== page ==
Saturday, February 12, 2011

Vail Scarf and Fingerless Gloves

I'm offering a new pattern for sale on Ravelry called Vail Scarf and Fingerless Gloves.

This versatile scarf wraps round your neck twice and buttons in front. Pull it up like a hood for Vail’s Winter Art Walk then wrap it around your shoulders as an elegant shawl for dinner. The fingerless gloves complement the scarf and keep your hands warm and with your fingers free.

Crochet Symbols Chart Included
Yarn: Any worsted-weight yarn, 
approximately 654 yards in MC and 437 yards in CC. 
Model shown in Aslan Trends/Artesanal, 40% Cotton, 30% Alpaca, 30% Polymide 3.5oz/218yds per skein), Gray- 19 (MC) and White-01 (CC).   
Supplies: Size G-6 (4mm) crochet hook, one 1” button, yarn needle, and a locking stitch marker
Finished Dimensions: Scarf is approximately 14” (35.5cm) wide and 59” (150cm) long.

It's also available on 

Craftsy, Kollabora, and Patternfish.

Friday, February 11, 2011

Yarn Snobbery

A writer friend was chatting with me today and said, "You're a yarn snob, aren't you?" I hadn't thought of it that way but had to admit that I guess I am.

So what makes me a yarn snob? I don't just love yarn. I love really good quality yarn. 

While I don't exclude synthestics with my snobbery, it has to be really good quality or fill a niche need for me to go there again and again. Synthetics are often used with natural fibers to strengthen the yarn or add a bit of pizzazz and that can be a good thing.

Most of the yarns I use are part or mostly made of natural fibers. And, being truly allergic to sheep wool, I tend to explore a lot of fibers such as cotton, bamboo, silk, alpaca, llama, cashmere, and mohair.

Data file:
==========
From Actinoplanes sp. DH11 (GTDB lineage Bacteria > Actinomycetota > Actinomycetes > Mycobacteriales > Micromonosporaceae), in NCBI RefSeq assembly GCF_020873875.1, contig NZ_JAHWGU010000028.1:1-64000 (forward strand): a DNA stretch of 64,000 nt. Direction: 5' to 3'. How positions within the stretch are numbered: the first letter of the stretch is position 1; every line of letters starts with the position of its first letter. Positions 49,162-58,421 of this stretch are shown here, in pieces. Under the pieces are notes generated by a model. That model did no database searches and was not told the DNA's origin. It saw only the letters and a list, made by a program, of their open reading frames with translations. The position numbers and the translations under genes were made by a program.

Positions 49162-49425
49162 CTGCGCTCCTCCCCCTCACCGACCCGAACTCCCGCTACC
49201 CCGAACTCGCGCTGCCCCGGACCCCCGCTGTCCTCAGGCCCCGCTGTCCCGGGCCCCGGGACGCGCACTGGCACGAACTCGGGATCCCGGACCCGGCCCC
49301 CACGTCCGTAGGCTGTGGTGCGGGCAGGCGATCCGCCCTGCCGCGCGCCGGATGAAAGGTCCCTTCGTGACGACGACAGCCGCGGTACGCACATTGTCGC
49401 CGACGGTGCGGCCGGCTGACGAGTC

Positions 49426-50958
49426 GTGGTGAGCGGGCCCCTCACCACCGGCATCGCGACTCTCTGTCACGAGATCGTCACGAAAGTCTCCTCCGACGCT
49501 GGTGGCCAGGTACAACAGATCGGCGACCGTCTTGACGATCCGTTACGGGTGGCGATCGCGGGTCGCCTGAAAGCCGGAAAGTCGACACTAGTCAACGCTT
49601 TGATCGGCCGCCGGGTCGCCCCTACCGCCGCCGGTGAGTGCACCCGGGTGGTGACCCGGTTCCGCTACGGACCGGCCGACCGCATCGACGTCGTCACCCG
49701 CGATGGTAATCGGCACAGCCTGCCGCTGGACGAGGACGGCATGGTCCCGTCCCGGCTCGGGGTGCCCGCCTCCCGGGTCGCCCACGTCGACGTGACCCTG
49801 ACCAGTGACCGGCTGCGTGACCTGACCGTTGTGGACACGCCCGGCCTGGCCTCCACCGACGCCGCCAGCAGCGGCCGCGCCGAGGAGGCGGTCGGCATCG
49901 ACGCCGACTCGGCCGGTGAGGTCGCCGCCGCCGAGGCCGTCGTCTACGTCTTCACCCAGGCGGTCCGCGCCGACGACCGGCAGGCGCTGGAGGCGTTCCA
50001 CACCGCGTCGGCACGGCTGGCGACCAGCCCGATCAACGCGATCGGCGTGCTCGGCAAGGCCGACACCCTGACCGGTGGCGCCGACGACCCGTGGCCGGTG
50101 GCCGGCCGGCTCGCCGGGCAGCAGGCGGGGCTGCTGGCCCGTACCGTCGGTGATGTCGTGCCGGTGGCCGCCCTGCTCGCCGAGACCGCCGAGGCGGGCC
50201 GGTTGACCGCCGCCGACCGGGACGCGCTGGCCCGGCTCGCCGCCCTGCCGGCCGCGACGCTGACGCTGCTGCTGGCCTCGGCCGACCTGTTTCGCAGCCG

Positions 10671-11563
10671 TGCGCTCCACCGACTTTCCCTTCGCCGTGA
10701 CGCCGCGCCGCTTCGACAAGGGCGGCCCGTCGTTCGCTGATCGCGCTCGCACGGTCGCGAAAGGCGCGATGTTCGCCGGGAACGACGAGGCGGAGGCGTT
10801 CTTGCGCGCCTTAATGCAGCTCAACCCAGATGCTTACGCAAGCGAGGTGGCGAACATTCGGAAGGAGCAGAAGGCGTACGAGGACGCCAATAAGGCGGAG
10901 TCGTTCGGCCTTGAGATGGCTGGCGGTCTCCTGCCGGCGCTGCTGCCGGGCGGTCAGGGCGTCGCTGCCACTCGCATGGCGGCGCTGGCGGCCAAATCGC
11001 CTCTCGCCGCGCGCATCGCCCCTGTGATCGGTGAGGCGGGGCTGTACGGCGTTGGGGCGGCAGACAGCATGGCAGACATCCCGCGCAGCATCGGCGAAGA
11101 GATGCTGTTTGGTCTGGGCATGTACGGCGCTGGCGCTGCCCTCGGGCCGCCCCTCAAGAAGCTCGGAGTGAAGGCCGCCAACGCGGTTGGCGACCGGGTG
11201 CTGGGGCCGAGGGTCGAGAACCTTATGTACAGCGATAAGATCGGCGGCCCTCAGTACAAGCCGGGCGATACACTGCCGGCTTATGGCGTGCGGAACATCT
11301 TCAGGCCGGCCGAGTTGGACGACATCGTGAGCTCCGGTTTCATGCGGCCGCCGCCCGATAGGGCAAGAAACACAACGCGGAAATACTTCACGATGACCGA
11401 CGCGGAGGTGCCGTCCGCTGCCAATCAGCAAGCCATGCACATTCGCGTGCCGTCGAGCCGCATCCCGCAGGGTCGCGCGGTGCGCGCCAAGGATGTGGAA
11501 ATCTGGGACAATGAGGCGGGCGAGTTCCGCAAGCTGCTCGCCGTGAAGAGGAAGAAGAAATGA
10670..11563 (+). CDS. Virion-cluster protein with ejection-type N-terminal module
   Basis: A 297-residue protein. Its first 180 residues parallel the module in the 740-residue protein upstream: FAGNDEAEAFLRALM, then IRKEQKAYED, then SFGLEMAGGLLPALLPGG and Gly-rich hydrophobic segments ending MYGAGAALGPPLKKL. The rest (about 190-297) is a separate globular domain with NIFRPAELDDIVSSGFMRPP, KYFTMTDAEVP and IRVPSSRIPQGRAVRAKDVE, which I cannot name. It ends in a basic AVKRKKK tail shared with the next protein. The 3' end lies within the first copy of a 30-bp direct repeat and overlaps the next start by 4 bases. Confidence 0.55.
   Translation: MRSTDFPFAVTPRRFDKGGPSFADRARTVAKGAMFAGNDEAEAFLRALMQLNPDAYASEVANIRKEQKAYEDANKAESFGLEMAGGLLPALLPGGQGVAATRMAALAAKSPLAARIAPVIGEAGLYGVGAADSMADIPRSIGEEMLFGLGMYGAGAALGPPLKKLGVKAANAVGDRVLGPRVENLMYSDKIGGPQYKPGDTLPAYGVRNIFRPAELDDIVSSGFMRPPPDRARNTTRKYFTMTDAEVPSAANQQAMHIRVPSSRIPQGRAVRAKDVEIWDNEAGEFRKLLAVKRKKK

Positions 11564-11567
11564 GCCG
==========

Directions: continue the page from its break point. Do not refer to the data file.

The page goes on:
Being a crocheter adds an even deeper dimension to my yarn snobbery. A lot of beautiful, high quality yarns just don't work for crochet very well. Especially those very fluffy ones with barely a twist in the ply.

How did I turn into a yarn snob? I learned how to make my own.

I started learning to spin in 1989 and starting using my yarns to make projects about 1993. It's how I learned that I'm allergic to sheep wool and so discovered all the beautiful exotic fibers that are available. Many were readily available to spinners long before they were commonplace in commercially available yarns.

In learning to make my own yarn I learned about the different fibers, how they work, what their individual properties are, and what makes a good yarn versus a bad one. And so was born a yarn snob.

Are you a yarn snob? How did you become one?